> 3. I can link in C with B. This results in line 2 loading both B and C together.
> Line 3 does nothing. B.shutdown() does nothing and C is unloaded along with B
> when we call dlclose on B.
>
> At this point I am inclined to believe that something like this is happening:
>
> when I execute Boost.Python export statement in C it adds some records in
> Boost.Python and Python interpreter. When C is unloaded from memory somehow
> these records are not being cleaned up. By the time we get to clean this records
> C is already unloaded from memory and either Boost.Python or Python interpreter
> corrupt the memory.
>

This scenario sounds very possible, and a good candidate for those
"records" is the Boost.Python converter registry.  That's supposed to be
a global registry (in the boost_python shared library) that's shared by
all modules, and it mostly works quite well when the only dlopens
involved are the ones the Python interpreter uses when importing
modules.  I could definitely imagine it being corrupted by doing a
dlclose on the shared library that exported some classes using Boost.Python.

I'm pretty sure there's no programmatic way to remove something from the
registry, and to add such a feature you'd have to modify the
Boost.Python sources and recompile the shared library.  If you're
willing to do that, that might be a way out.

If it's at all possible, I think the safest bet would be to refactor
things so that everything that gets exported to Python happens within a
separate module that would be imported by the Python scripts, so you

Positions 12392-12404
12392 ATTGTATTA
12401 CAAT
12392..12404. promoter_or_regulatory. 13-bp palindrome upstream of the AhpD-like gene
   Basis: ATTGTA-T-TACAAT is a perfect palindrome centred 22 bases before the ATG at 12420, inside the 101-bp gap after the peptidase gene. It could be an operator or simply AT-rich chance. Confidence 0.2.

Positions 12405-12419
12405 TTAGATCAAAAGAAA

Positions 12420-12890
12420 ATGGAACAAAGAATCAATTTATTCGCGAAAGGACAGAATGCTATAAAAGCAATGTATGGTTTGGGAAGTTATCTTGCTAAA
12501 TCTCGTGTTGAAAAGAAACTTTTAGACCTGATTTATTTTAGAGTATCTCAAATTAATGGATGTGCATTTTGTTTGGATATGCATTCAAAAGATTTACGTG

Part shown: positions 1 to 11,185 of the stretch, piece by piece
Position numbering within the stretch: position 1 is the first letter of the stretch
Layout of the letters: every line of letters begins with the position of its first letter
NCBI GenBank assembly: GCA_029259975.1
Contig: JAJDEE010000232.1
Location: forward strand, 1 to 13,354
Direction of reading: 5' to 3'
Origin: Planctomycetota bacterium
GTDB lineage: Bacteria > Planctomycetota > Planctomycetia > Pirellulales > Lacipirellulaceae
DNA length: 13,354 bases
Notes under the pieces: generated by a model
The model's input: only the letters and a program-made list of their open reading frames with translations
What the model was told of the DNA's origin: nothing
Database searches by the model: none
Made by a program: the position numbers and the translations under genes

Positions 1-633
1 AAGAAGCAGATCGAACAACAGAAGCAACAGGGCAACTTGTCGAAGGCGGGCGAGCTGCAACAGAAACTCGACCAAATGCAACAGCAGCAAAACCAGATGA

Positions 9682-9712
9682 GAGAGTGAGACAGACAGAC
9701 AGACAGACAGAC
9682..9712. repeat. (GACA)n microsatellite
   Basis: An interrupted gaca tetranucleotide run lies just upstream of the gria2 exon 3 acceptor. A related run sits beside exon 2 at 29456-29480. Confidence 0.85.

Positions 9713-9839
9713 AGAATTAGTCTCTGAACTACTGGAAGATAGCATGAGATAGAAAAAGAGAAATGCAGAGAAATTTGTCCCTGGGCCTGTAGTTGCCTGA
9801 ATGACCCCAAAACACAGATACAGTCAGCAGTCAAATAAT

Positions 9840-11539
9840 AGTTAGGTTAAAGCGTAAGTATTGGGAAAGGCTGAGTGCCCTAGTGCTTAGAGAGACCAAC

only rely on Python's own dlopen calls when it involves Boost.Python
wrappers.  If that's not feasible, you might try putting the wrapper
code in a function in a library that never gets unloaded, even if that
function is called by some library that may be unloaded.

Good luck - sounds like a hard problem to solve!

Jim Bosch
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Re: Crash at shutdown

Niall Douglas
On 10 Feb 2012 at 21:23, Jim Bosch wrote:

> > when I execute Boost.Python export statement in C it adds some records in
> > Boost.Python and Python interpreter. When C is unloaded from memory somehow
> > these records are not being cleaned up. By the time we get to clean this records
> > C is already unloaded from memory and either Boost.Python or Python interpreter
> > corrupt the memory.
>
> I'm pretty sure there's no programmatic way to remove something from the
> registry, and to add such a feature you'd have to modify the
> Boost.Python sources and recompile the shared library.  If you're
> willing to do that, that might be a way out.

I was about to say the same as Jim, except to add that this is really
another example of why BPL lacks Py_Finalize() support if I remember
correctly. BPL can set itself up, but it's a one way action - it
cannot unwind itself.

> If it's at all possible, I think the safest bet would be to refactor
> things so that everything that gets exported to Python happens within a
> separate module that would be imported by the Python scripts, so you
> only rely on Python's own dlopen calls when it involves Boost.Python
> wrappers.  If that's not feasible, you might try putting the wrapper
> code in a function in a library that never gets unloaded, even if that
> function is called by some library that may be unloaded.

The other thing to try is to force an immediate exit without
unwinding the DLL list :) e.g. TerminateProcess(self). Obviously, do
this after all buffers and such have been flushed, but just before
DLL unload.

The other thing, on Windows, is to manually hack increment the DLL
reference count to ensure the DLL never gets kicked out :) This works
well for this type of situation. Sometimes when working with other
people's broken libraries it's just easiest.

BTW I agree that code which cannot shut itself down cleanly is broken
and its authors should hang their heads appropriately and treat it as
a bug to be fixed rather than a feature to be added. That said, it
can be hard to anticipate every possible shutdown use case. I've
certainly been wowed by some user reports regarding my own libraries
coming in at times.

Niall